About a year ago I essentially stopped making top-level posts on the EA Forum because the voting system bothers me too much, and the proposed change sounds even worse. Maybe I'm an outlier, but I'd prefer a system that more closely resembled a traditional forum without voting where all posts have equal status. That's probably not optimal and it has its own problems (the most obvious being that low-quality content doesn't get filtered out), but I'd prefer it to the current or proposed system.

Comment author: SiebeRozendal 23 July 2018 12:42:07PM 1 point [-]

I just commented to SamDeere's comment above about having multiple types of votes. One indicating agreement and one indicating "helpfulness". Then you can sort by both, but the forum is sorted by default by "helpfulness". Do you think this would fix some of your issues with a voting system?

Comment author: SamDeere 21 July 2018 01:32:16AM 5 points [-]

Thanks for the comments on this Marcus (+ Kyle and others elsewhere).

I certainly appreciate the concern, but I think it's worth noting that any feedback effects are likely to be minor.

As Larks notes elsewhere, the scoring is quasi-logarithmic — to gain one extra point of voting power (i.e. to have your vote be able to count against that of a single extra brand-new user) is exponentially harder each time.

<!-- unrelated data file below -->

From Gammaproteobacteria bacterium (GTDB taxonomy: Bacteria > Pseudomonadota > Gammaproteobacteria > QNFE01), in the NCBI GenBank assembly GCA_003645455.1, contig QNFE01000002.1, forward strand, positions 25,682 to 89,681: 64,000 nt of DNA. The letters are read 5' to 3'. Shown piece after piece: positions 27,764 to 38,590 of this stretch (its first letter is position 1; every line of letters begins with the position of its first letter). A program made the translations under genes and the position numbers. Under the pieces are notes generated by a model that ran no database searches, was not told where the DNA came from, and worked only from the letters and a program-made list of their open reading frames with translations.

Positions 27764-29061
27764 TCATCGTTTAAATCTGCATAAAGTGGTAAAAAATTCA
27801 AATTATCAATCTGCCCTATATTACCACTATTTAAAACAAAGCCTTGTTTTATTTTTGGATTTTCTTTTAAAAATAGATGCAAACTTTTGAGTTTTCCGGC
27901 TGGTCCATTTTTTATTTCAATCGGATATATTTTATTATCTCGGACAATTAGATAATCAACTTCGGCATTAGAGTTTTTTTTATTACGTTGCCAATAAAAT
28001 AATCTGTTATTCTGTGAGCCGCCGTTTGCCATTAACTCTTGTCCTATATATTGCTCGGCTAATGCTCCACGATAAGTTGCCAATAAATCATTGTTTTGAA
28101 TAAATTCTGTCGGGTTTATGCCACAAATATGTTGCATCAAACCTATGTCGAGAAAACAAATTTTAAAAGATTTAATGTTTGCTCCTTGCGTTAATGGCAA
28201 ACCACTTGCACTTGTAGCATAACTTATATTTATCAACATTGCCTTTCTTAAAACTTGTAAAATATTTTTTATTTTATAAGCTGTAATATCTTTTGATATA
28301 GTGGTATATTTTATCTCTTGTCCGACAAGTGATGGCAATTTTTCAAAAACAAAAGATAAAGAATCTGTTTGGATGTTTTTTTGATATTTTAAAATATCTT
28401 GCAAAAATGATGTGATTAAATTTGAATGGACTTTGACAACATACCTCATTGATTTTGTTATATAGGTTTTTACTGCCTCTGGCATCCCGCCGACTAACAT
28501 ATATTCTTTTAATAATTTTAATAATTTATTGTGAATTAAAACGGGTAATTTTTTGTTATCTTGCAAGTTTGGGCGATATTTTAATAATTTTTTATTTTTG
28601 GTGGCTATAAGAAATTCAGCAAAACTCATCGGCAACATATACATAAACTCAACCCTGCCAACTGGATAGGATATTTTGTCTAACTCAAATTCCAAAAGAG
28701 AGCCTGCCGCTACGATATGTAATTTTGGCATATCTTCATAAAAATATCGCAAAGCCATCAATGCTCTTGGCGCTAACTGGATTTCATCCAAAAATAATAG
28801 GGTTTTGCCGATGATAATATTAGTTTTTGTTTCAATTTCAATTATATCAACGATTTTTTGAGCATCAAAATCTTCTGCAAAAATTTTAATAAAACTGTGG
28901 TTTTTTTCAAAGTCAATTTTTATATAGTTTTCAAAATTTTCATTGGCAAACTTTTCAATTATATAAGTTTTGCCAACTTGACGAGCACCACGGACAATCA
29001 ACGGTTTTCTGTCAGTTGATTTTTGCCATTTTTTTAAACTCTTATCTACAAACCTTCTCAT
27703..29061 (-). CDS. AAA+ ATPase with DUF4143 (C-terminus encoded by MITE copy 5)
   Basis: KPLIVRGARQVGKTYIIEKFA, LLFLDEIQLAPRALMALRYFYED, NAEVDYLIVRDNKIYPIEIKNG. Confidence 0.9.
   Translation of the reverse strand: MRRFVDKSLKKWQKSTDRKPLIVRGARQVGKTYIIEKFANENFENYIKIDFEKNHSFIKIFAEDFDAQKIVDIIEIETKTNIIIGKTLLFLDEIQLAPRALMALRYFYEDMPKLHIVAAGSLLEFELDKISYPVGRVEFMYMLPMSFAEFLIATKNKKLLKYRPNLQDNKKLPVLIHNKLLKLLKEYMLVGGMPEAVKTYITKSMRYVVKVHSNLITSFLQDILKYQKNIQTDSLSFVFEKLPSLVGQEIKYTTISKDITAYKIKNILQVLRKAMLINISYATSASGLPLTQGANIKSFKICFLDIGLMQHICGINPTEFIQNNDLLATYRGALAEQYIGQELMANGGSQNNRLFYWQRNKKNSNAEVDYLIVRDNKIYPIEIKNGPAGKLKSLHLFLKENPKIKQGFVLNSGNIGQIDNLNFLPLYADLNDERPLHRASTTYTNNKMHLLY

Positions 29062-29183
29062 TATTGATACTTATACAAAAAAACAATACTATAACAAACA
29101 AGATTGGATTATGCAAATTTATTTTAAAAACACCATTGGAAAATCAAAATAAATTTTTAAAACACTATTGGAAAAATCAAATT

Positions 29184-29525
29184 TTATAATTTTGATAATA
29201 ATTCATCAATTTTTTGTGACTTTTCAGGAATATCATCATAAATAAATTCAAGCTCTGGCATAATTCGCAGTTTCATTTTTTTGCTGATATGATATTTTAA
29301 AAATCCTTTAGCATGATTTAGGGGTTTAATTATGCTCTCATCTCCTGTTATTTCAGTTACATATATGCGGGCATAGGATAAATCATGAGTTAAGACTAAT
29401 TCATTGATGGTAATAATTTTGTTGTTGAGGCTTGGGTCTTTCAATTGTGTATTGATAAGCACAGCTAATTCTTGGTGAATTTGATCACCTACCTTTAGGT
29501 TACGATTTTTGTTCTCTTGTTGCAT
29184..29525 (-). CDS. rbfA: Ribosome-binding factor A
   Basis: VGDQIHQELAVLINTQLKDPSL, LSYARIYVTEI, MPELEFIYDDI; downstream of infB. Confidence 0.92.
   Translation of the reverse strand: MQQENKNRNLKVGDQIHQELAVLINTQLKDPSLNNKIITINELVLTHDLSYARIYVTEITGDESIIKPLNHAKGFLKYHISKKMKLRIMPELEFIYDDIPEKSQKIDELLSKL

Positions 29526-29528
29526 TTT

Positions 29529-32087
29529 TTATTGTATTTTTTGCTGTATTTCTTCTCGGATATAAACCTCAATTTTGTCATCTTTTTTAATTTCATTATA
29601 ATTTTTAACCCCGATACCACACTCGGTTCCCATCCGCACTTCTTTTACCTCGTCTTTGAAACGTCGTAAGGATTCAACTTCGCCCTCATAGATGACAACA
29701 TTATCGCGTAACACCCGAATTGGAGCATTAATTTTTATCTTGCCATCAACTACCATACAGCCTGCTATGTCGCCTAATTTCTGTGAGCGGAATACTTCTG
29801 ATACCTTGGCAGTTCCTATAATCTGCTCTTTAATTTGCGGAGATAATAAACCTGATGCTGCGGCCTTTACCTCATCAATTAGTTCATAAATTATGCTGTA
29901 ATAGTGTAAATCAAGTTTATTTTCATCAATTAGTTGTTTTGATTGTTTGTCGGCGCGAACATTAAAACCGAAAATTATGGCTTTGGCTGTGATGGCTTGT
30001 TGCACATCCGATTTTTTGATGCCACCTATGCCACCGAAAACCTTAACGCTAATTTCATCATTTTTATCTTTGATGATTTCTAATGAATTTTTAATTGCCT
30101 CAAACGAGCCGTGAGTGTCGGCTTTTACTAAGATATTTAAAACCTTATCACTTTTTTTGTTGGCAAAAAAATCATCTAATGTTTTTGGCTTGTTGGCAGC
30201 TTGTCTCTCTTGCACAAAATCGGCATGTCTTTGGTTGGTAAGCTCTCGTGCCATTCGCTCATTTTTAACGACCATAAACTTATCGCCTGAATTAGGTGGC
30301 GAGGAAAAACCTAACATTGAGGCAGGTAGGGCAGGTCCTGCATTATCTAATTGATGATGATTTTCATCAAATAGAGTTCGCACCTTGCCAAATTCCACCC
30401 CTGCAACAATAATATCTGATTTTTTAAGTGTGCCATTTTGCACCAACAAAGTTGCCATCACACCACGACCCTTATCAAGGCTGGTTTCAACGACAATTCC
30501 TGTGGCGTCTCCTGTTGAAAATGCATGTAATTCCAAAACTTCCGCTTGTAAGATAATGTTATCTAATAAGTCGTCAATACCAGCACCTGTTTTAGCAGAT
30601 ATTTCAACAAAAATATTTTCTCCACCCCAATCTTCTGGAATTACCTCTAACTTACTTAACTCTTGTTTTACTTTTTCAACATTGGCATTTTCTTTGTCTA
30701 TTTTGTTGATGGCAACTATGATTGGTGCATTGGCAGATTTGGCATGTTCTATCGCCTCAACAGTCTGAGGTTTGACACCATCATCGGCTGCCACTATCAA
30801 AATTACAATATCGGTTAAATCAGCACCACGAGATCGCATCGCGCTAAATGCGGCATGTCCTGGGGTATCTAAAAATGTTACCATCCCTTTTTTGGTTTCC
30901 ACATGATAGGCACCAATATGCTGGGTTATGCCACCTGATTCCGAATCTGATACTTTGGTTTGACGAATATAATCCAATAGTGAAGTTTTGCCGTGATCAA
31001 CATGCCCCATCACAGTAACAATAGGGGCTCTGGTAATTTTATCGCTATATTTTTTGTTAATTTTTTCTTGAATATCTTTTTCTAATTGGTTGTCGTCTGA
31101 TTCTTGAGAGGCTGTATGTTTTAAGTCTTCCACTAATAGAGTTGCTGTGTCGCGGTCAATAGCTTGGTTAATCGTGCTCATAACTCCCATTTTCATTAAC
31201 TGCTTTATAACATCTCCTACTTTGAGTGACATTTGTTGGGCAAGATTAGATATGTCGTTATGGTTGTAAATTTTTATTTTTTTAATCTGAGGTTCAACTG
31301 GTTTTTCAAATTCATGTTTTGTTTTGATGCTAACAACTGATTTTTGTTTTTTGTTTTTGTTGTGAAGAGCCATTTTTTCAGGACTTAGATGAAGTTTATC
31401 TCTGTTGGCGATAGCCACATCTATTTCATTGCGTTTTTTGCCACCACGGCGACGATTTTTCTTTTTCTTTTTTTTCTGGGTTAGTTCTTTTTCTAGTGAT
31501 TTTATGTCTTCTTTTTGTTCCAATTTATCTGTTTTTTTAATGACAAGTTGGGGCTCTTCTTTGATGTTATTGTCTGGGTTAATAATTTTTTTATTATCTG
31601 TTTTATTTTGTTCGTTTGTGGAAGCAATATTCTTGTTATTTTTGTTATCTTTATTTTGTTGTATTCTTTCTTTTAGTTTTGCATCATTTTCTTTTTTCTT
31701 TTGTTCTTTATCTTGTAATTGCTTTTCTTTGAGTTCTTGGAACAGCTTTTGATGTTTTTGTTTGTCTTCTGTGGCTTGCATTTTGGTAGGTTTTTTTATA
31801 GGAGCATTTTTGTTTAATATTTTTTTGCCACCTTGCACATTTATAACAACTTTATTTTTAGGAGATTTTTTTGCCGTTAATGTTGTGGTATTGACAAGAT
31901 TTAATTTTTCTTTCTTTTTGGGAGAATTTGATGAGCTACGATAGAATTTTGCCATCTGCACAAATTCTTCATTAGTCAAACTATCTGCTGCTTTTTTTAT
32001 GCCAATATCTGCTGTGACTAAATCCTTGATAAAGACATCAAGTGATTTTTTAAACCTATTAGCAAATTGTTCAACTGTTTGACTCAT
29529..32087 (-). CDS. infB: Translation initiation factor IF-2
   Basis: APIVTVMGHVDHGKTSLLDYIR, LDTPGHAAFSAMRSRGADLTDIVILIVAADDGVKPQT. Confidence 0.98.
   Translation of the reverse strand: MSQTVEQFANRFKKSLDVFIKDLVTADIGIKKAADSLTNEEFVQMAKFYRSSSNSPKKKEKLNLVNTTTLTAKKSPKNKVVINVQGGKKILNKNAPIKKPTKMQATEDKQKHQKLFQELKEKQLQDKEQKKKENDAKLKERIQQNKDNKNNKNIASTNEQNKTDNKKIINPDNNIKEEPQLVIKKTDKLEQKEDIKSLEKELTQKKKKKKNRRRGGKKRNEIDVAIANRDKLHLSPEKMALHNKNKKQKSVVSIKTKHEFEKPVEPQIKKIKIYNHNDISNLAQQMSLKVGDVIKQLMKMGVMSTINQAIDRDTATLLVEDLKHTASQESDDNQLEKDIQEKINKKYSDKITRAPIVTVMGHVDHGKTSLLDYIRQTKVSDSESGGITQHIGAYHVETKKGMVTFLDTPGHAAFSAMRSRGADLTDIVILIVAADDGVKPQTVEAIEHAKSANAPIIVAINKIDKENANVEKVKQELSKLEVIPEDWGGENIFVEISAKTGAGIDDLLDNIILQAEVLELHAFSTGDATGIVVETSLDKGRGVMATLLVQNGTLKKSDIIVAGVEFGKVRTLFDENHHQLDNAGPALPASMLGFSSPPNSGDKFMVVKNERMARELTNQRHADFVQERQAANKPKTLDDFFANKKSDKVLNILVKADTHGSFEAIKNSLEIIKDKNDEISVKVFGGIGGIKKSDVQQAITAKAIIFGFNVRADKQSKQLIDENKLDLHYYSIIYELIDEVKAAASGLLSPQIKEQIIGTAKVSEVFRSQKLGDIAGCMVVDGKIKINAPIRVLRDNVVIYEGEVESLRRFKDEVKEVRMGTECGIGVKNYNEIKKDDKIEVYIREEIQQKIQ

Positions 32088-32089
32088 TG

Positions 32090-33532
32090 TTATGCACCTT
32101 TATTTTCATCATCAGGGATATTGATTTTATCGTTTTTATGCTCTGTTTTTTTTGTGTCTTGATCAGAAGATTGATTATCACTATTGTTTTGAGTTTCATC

Assuming that it's twice as hard to get from one 'level' to the next (meaning that each 'level' has half the number of users than the preceding one), the average 'voting power' across the whole of the forum is only 2 votes. Even if you make the assumption that people at the top of the distribution are proportionally more active on the forum (i.e. a person with 500,000 karma is 16 times as active as a new user), the average voting power is still only ≈3 votes.

Given a random distribution of viewpoints, this means that it would take the forum's current highest-karma users (≈5,000 karma) 30-50 times as much engagement in the forum to get from their current position to the maximum level. Given that those current karma levels have been accrued over a period of several years, this would entail an extreme step-change in the way people use the forum.